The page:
A new school year is fast approaching. For some, it has already arrived.
So, as a former teacher, if I had just one piece of advice to give parents this school year, it would be this:
Please, for your children’s sake, STOP TELLING THEM THEY’RE SMART.
Yep, I said it. It’s still a bit abrasive to write, so I’m sure it’s a bit abrasive to read, but you’ve got to hear me out.
When you tell a child that he’s smart, you’re typically doing so based on a correct answer. A teacher’s response to a paper he wrote. A grade on a test. A particular product.
And, despite how easy it is to praise a product, what really deserves praise is the process. What deserves your attention is the research done to learn that correct answer. The hours spent drafting and editing and scrapping and rewriting that paper. The time spent studying and poring over notes in preparation for that test.
Now, the tricky thing about the process is that it doesn’t always end in the intended product. Sometimes your research comes up short. Sometimes your paper misses the mark. Sometimes your studying feels like it was wasted.
But when you praise that process anyway, when you remind him that sometimes the process doesn’t go quite as planned, yet his hard work was still worth it, that builds perseverance. That lets him know that what’s most important is doing the hard stuff. Because, more often than not, doing the hard stuff will lead to success — or at least greater success than taking the easy way out.
And it also teaches him that “smart” isn’t a goal — it’s a process, too. One that’s never ending. One to always continue striving for. One that makes each human a lifelong learner. Thus boredom isn’t an option, either, because there’s always more to learn. And an imagination to be utilized.
I found that, as a teacher, when I praised the process rather than the product, my students’ view of struggling through something completely shifted. They weren’t as easily frustrated by having to work at it, and when they didn’t do as well as they’d hoped, they were more willing to try again. And again, if needed. Because failure was no longer this big, scary monster.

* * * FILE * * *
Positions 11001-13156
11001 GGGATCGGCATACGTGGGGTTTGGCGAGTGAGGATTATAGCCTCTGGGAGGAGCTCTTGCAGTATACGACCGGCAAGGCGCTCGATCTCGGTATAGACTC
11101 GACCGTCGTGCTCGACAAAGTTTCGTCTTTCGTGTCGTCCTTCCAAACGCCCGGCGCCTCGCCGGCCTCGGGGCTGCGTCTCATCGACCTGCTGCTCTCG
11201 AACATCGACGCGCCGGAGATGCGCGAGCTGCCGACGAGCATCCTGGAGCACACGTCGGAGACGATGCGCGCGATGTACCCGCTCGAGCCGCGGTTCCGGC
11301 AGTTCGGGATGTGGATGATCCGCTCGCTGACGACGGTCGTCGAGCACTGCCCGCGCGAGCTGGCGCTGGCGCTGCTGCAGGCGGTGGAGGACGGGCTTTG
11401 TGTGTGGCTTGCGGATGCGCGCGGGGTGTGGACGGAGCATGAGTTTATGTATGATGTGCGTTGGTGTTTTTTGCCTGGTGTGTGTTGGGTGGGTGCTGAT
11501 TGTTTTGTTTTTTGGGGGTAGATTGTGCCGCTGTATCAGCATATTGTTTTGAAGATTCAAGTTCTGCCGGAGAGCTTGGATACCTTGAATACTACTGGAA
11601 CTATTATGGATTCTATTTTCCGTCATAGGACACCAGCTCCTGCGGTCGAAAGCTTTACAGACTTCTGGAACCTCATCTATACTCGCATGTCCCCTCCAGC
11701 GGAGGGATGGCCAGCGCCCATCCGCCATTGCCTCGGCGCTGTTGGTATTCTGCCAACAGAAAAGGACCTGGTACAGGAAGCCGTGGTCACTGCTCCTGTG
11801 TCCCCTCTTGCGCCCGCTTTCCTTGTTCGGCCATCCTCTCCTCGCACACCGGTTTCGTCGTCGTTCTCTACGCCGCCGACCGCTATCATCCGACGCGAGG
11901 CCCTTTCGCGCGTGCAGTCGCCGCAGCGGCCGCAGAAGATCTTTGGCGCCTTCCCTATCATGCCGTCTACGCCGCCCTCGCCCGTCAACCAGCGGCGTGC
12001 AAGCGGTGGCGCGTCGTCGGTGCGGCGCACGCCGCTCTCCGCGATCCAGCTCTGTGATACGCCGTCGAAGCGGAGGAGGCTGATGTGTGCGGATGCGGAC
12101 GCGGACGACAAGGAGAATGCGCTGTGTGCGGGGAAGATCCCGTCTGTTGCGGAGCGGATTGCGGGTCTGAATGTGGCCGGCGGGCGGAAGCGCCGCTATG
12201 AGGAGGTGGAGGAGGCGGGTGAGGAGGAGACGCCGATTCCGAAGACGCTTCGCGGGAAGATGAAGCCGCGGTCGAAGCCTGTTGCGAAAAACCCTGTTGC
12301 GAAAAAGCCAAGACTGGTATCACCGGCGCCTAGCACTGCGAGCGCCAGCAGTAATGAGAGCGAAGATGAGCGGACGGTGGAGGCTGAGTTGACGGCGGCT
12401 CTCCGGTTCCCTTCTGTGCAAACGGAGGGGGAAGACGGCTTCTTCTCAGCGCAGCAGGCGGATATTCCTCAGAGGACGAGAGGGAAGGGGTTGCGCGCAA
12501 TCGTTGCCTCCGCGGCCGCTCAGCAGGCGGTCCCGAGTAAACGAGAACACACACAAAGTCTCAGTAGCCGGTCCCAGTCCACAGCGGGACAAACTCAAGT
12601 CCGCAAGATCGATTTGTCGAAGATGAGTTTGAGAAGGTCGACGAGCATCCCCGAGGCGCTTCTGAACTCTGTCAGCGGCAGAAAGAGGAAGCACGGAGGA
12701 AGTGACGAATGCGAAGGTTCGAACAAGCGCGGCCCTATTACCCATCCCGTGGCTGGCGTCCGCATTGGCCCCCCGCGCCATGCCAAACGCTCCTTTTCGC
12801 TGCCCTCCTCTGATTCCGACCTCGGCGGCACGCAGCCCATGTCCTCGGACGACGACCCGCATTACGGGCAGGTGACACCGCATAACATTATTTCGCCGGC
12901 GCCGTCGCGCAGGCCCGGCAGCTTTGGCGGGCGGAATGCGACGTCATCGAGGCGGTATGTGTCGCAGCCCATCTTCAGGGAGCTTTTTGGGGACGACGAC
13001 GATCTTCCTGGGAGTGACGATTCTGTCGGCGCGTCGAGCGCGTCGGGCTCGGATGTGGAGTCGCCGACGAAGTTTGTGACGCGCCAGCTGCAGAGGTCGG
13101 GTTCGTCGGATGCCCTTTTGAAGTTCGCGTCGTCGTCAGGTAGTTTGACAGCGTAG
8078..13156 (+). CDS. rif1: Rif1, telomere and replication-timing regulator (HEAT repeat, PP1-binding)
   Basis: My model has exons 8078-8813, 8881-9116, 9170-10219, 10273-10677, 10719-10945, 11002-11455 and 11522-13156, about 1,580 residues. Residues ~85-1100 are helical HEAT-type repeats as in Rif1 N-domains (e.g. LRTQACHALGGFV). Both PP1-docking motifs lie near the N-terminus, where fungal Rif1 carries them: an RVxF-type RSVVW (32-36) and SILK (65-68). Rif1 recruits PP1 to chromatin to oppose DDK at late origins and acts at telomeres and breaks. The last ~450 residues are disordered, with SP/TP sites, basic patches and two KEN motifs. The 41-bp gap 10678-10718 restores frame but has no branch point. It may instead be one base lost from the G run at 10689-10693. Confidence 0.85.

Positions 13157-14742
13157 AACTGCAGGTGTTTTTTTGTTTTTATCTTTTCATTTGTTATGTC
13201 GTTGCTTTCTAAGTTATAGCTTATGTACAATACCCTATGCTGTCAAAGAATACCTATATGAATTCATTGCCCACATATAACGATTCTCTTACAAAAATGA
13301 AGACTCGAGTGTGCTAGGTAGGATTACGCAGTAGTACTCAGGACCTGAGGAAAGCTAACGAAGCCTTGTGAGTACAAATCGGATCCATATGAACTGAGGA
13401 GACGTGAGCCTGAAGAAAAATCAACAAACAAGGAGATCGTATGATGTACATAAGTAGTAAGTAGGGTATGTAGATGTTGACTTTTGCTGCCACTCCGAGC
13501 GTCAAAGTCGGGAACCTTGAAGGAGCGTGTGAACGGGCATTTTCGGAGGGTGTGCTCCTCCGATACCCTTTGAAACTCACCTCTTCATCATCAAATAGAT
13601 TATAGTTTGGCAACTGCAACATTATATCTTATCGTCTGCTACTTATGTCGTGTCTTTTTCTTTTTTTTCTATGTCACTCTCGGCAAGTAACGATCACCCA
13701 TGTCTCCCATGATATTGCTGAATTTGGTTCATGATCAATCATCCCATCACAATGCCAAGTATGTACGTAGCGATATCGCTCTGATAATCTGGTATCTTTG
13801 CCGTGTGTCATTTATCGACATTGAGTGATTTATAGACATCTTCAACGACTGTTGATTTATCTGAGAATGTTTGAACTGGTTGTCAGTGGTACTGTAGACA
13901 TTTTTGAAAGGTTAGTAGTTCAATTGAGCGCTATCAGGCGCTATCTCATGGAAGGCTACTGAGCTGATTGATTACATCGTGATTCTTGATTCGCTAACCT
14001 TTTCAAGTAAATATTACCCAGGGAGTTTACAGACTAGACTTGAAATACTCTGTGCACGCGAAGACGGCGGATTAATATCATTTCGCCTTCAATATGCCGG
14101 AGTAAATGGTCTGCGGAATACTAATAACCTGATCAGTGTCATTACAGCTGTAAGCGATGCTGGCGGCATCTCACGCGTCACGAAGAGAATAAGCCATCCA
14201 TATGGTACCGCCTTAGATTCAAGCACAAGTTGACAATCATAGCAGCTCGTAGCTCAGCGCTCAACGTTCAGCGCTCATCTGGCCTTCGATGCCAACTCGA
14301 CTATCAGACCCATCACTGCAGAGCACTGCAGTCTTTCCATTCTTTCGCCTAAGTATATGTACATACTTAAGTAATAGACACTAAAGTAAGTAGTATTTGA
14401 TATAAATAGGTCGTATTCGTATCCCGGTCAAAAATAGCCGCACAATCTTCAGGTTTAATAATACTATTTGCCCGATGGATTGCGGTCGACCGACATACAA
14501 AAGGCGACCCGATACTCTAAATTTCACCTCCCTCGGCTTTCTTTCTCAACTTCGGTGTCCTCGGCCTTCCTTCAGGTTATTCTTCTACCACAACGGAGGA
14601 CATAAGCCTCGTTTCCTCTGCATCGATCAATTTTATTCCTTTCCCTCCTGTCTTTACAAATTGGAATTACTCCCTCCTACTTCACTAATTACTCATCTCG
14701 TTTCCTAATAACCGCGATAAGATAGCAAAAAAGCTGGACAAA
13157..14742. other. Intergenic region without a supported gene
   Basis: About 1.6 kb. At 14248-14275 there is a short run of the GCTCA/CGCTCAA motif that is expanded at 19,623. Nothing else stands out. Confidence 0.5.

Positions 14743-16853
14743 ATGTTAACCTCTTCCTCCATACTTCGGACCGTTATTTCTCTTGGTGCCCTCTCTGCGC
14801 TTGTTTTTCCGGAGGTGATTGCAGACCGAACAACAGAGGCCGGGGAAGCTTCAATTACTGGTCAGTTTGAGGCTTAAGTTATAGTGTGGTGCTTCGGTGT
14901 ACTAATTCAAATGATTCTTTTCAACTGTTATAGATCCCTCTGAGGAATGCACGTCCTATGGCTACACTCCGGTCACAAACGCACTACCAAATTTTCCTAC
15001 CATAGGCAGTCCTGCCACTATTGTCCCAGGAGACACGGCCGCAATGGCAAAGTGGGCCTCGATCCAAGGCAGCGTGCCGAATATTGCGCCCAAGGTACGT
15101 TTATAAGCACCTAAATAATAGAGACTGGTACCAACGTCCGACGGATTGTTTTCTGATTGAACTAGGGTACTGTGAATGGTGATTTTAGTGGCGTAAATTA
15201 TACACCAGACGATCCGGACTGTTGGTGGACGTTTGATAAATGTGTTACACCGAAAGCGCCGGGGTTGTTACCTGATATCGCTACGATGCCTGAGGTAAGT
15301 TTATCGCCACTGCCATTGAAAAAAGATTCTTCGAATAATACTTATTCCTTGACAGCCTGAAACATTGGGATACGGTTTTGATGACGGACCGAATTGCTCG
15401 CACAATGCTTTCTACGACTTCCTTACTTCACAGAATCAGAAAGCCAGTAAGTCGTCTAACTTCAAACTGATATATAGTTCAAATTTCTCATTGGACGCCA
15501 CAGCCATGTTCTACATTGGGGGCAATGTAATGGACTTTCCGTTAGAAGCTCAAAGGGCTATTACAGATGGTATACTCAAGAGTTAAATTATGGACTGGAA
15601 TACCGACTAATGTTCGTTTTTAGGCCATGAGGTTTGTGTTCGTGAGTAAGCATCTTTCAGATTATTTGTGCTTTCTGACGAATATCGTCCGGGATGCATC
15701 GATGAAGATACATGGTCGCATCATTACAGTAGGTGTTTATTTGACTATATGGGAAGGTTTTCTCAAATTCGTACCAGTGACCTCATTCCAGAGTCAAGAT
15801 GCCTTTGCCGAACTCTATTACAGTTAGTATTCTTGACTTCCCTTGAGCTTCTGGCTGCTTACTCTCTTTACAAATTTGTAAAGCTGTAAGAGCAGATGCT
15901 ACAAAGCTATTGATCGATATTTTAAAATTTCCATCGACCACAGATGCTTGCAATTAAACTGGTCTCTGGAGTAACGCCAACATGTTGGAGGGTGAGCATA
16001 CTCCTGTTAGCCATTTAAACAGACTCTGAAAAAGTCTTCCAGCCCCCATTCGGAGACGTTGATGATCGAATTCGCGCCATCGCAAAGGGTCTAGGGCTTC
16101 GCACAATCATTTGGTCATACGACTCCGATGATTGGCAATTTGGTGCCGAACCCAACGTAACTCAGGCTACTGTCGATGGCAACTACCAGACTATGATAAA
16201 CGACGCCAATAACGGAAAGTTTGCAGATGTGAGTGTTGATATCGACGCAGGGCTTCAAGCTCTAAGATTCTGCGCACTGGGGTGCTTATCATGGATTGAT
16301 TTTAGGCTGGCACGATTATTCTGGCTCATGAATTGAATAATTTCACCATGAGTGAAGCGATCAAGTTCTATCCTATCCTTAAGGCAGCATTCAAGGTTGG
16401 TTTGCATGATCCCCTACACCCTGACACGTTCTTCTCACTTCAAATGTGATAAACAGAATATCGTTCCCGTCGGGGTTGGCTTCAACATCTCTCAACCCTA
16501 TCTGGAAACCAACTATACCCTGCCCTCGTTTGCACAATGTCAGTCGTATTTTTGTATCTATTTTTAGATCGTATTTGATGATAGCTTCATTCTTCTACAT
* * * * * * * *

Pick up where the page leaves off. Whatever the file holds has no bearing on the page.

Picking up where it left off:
Sure, they were still concerned about the product, about finding that right answer or getting the grade. But they were aware of the fact that the process was the only thing that would get them there, and if they excelled at the process, it would likely be reflected in the product.
The most startling thing I’ve found when calling children smart, though, is what happens when they’re not. Because, at some point, they will fail. Their failure may be a B+ instead of an A, but if it’s not what they’d expected, not the result they’d hoped for, it feels like failure all the same. So when you’d told them they were smart for receiving an A, what happens now? Are they suddenly, after one crummy test, no longer “smart”?
It’s all too easy to wrap our identities up in labels, and it’s all too easy to, oftentimes completely unintentionally, do the same to our kids. And when our identities become wrapped up in these labels, so does our worth. And I would never, ever want my child to wrongly assume his worth was based on a grade, a test score, or always getting it right.
So, this school year, I beg of you: don’t tell your children they’re smart.
Instead, tell them that you’re proud of how hard they worked. Tell them you’re amazed at the way they persevered, even when they felt like giving up. Tell them that their worth is never tied to a particular product. Tell them that they’re still capable of greatness following failure. Tell them that sometimes our hard work doesn’t glean the result we’d like, but the only true failure is when you stop trying. When you give up.
So, this year, don’t tell your kids they’re smart. Because, I promise, they’re infinitely more than that. And they deserve to know it.